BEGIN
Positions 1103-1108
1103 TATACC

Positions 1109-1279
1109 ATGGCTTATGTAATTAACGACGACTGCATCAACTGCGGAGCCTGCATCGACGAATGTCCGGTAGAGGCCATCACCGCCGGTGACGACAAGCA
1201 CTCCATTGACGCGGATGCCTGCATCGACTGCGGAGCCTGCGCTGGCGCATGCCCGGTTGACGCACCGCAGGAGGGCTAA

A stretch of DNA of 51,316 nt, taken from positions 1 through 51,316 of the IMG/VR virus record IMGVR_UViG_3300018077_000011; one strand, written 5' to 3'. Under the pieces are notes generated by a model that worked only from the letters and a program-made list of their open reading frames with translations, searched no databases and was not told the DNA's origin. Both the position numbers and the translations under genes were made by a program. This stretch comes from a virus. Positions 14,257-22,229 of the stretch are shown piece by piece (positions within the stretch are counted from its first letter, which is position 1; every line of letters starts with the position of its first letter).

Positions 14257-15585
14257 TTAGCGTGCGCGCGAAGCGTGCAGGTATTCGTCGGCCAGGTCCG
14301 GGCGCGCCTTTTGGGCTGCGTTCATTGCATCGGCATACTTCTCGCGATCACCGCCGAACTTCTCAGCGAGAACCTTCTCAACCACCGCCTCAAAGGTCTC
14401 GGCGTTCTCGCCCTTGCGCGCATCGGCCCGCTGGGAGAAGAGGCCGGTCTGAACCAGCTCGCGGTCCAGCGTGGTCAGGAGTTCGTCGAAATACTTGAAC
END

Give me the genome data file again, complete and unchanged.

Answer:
Positions 1103-1108
1103 TATACC

Positions 1109-1279
1109 ATGGCTTATGTAATTAACGACGACTGCATCAACTGCGGAGCCTGCATCGACGAATGTCCGGTAGAGGCCATCACCGCCGGTGACGACAAGCA
1201 CTCCATTGACGCGGATGCCTGCATCGACTGCGGAGCCTGCGCTGGCGCATGCCCGGTTGACGCACCGCAGGAGGGCTAA

A stretch of DNA of 51,316 nt, taken from positions 1 through 51,316 of the IMG/VR virus record IMGVR_UViG_3300018077_000011; one strand, written 5' to 3'. Under the pieces are notes generated by a model that worked only from the letters and a program-made list of their open reading frames with translations, searched no databases and was not told the DNA's origin. Both the position numbers and the translations under genes were made by a program. This stretch comes from a virus. Positions 14,257-22,229 of the stretch are shown piece by piece (positions within the stretch are counted from its first letter, which is position 1; every line of letters starts with the position of its first letter).

Positions 14257-15585
14257 TTAGCGTGCGCGCGAAGCGTGCAGGTATTCGTCGGCCAGGTCCG
14301 GGCGCGCCTTTTGGGCTGCGTTCATTGCATCGGCATACTTCTCGCGATCACCGCCGAACTTCTCAGCGAGAACCTTCTCAACCACCGCCTCAAAGGTCTC
14401 GGCGTTCTCGCCCTTGCGCGCATCGGCCCGCTGGGAGAAGAGGCCGGTCTGAACCAGCTCGCGGTCCAGCGTGGTCAGGAGTTCGTCGAAATACTTGAAC